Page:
Time To Take Profits

Federico is a member of The Motley Fool Blog Network -- entries represent the personal opinion of the blogger and are not formally edited.

On Dec. 5, I wrote an article called “3 Banks With Huge Upside Potential.” I recommended going long on three Argentinean banking stocks: Banco Macro (NYSE: BMA), Grupo Financiero Galicia (NASDAQ: GGAL) and Banco Frances (NYSE: BFR). During the last two weeks, along with the the S&P 500 (which soared 2.5%), this three stocks had tremendous returns. Not only did the general market help push these three Argentinean banks, but also two developments were key: (1) A positive ruling from a US Court Of Appeals suspending a ruling that could have triggered a technical default of Argentinean national debt and (2) Strong political signals indicating that Argentina is willing to settle its problems with 7% of its 2001 pre-default bondholders that had not accepted 2005 and 2010 restructuring offerings. If you bought these stocks what should you do now? Let's take a look at valuations first.

Banco Macro, now trading at $18.5, is still 5.2% down in 2012, but up 17% during the last 2 weeks. Impressive indeed. Now its market capitalization stands at $1.1 billion and from trading at 75% of book value, it now trades at 92%. Yes, the bank is growing fast (as I stated in the previous article, during Q3 net income grew by 31% Year over Year) but the Argentinean economy is not growing at fast rates anymore. As for today, BMA trades at a 4x Forward P/E (from 3.3x two weeks ago) which is still cheap but not as much as it looked just a few days ago. Even if Banco Macro is one of the better managed banks in Argentina it has gone up too fast and it no longer has the deep discount to book value that I like to see in banking stocks before buying. If you bought it at $15 two weeks ago, sell it and take your profit home.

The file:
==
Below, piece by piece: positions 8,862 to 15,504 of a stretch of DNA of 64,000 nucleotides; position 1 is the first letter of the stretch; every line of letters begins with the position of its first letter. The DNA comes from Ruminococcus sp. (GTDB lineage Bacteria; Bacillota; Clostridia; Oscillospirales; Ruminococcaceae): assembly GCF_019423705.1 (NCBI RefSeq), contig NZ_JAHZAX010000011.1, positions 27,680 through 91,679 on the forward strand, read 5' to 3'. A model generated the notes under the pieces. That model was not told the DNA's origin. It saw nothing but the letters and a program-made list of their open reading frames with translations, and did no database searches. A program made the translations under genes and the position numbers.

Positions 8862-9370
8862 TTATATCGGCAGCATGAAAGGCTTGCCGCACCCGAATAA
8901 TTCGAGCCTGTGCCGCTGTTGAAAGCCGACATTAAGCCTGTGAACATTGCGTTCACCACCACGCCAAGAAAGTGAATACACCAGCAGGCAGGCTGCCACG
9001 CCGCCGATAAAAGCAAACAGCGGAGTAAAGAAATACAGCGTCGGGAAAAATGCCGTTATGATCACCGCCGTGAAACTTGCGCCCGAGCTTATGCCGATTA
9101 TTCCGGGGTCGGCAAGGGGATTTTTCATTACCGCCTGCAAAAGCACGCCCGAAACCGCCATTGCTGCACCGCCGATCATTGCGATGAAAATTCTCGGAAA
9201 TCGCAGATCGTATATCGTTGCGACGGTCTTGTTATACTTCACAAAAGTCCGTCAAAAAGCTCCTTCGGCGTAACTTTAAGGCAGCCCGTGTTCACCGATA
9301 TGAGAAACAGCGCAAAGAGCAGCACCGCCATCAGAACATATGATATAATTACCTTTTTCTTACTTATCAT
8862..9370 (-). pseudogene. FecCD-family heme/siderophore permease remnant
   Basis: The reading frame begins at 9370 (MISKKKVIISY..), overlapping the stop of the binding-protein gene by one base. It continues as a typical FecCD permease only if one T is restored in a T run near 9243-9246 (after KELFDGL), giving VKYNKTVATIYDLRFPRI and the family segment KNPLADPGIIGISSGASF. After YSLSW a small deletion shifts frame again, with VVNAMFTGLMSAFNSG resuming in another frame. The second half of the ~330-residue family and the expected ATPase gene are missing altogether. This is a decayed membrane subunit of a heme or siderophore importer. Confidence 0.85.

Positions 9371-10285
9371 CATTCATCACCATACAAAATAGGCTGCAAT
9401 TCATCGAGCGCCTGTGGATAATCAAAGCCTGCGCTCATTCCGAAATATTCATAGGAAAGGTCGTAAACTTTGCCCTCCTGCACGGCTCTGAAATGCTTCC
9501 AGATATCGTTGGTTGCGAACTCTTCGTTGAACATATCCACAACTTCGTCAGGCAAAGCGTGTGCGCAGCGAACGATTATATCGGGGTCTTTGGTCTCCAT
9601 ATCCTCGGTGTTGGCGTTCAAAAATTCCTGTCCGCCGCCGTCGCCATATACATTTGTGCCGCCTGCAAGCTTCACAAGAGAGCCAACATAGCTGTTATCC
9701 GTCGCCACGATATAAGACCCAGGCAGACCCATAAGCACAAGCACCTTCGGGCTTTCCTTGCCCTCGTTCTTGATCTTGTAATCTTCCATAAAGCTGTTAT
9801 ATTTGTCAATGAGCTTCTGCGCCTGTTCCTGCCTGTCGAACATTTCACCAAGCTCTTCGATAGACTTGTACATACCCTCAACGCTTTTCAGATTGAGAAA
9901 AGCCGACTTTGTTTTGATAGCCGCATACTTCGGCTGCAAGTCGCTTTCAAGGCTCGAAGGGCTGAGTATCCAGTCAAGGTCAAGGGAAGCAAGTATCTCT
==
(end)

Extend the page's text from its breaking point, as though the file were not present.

Grupo Financiero Galicia, now trading at $6.60, still is my favorite Argentinean banking conglomerate. The company also had spectacular price performance during the last two weeks. Its up by 12.2% since December 5 and by 11% in 2012. Grupo (which owns 95% of Banco de Galicia) trades at a 3.65x Forward P/E and at 108% price to book value. Given its Year over Year net income growth of 26% and its 31% ROE, the stock does not look expensive but, again, a 108% book value makes me a short term bear. There is one detail that I have mentioned before that makes me want to keep part of the position alive: Grupo's controlling shareholder is EBA which controls only 23% of the outstanding shares. This fact makes the company a potential M&A candidate in the Argentinean banking industry. I would sell 70% of my position keeping 30% for the long term.

My last Argentinean bank pitch was Banco Frances, which is the Argentinean branch of Spanish BBVA (BBVA owns 76% of BFR). The stock, after soaring 15.8% since December 5, now trades at $5.20 and is up by 6.5% in 2012. Now trading at a 4.6x Foreward P/E (from x3.6) and at 115% of book value, the stock looks more expensive than the other two. If you bought this stock just sell it now. A 15% profit in less than one month is always a great return.

The aim of this post was to provide some guidance after the huge price changes that took place. My point of view is that you should be a short term bear and sell the stocks taking great profits. I would only keep 30% of my GGAL position because I am sure it has potential as an M&A candidate given its market strength and current valuation. Nobody went bankrupt taking profits smartly. I am sure Argentina is going to give you more stable entry points going forward.


Fool blogger Federico Zaldua does not own shares in any of the companies mentioned in this entry. The Motley Fool has no positions in the stocks mentioned above. Try any of our Foolish newsletter services free for 30 days. We Fools may not all hold the same opinions, but we all believe that considering a diverse range of insights makes us better investors. The Motley Fool has a disclosure policy. Is this post wrong? Click here. Think you can do better? Join us and write your own!

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